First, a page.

Lebanon’s “State of Economic Emergency” Opens Opportunities for the Gospel to Be Shared

In this photo released by Lebanon’s official government photographer Dalati Nohra, Lebanese President Michel Aoun meets with political leaders with the aim of finding solutions to the country’s economic crisis, in the presidential palace, in Baabda, east of Beirut, Lebanon, Monday, Sept. 2, 2019. Aoun said in a speech at the opening of the one-day session that everyone should make “sacrifices” in order to get one of the world’s most indebted countries out of its problems. (Dalati Nohra via AP)

Last week, Lebanon declared a state of economic emergency. Upon first glance, this could be mistaken for a state of emergency, but a state of economic emergency, as Heart for Lebanon’s Tom Atema explains it, allows a government to implement economic emergency measures. Per the Associated Press, Lebanon has one of the highest public debts in the world. The country is hurting.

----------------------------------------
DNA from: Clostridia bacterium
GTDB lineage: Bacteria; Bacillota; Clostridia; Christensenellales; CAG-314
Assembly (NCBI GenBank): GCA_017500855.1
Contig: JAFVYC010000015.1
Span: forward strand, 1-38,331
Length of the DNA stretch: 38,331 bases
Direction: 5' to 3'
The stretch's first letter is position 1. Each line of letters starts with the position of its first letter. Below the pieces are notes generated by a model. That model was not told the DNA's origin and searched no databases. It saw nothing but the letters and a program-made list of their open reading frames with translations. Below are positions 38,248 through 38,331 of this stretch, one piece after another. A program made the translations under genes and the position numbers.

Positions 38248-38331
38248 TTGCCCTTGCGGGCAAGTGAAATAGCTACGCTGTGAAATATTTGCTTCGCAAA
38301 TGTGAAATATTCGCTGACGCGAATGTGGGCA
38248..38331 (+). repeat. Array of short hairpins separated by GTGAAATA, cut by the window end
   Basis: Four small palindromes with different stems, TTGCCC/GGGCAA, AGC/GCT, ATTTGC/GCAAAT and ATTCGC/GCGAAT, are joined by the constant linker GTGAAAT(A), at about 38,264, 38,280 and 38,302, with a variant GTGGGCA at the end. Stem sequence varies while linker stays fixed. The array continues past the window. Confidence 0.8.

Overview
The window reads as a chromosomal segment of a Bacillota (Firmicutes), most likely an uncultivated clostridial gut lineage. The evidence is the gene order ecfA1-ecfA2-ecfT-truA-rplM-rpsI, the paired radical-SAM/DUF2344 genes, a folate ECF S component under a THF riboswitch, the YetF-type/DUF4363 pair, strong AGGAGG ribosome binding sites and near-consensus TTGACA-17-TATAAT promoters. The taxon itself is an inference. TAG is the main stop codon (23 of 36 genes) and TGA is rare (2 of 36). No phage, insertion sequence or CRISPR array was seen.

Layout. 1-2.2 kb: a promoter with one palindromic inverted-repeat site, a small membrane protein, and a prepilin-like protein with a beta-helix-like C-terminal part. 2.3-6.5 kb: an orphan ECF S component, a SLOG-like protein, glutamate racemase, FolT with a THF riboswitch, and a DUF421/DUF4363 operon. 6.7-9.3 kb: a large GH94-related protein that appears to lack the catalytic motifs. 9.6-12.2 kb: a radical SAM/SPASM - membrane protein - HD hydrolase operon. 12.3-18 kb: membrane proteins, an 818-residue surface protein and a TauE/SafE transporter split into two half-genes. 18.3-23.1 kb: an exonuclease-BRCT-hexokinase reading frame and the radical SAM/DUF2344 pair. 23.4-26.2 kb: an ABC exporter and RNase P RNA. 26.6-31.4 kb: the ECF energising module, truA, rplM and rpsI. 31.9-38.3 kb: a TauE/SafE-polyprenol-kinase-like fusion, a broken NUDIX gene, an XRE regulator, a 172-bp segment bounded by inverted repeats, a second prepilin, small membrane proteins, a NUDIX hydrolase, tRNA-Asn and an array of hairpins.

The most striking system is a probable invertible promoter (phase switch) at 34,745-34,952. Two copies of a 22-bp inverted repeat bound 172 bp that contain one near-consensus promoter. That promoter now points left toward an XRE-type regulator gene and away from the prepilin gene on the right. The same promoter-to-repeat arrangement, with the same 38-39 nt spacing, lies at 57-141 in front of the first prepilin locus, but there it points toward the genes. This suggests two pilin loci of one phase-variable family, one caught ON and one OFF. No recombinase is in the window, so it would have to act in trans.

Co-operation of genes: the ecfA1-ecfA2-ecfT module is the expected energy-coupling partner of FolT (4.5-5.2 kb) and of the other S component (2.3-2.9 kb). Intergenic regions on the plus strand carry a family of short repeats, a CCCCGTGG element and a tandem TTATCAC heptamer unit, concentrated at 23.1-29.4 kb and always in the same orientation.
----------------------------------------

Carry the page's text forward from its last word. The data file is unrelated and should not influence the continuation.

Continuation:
Economic Emergency

“Because of the Syrian refugee crisis, and the economic impact that’s having on the country, [Lebanon] has been on the verge of bankruptcy. And this is just one more step in that process. The Prime Minister, [a] couple [of] weeks back, was in the United States. He’s been all over asking the other nations to help them financially help take care of this crisis, and nobody is,” Atema says.

In other words, Lebanon is running out of money—fast. The country’s budget deficit is 11 percent of the gross domestic product. In 2020, Lebanon hopes to reduce the budget deficit to 6.5 percent. However, it is unclear what economic emergency measures will prevent bankruptcy. But one thing is certain: an increase in austerity measures.

The silver lining?

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SOURCE: Mission Network News, Bethann Flynn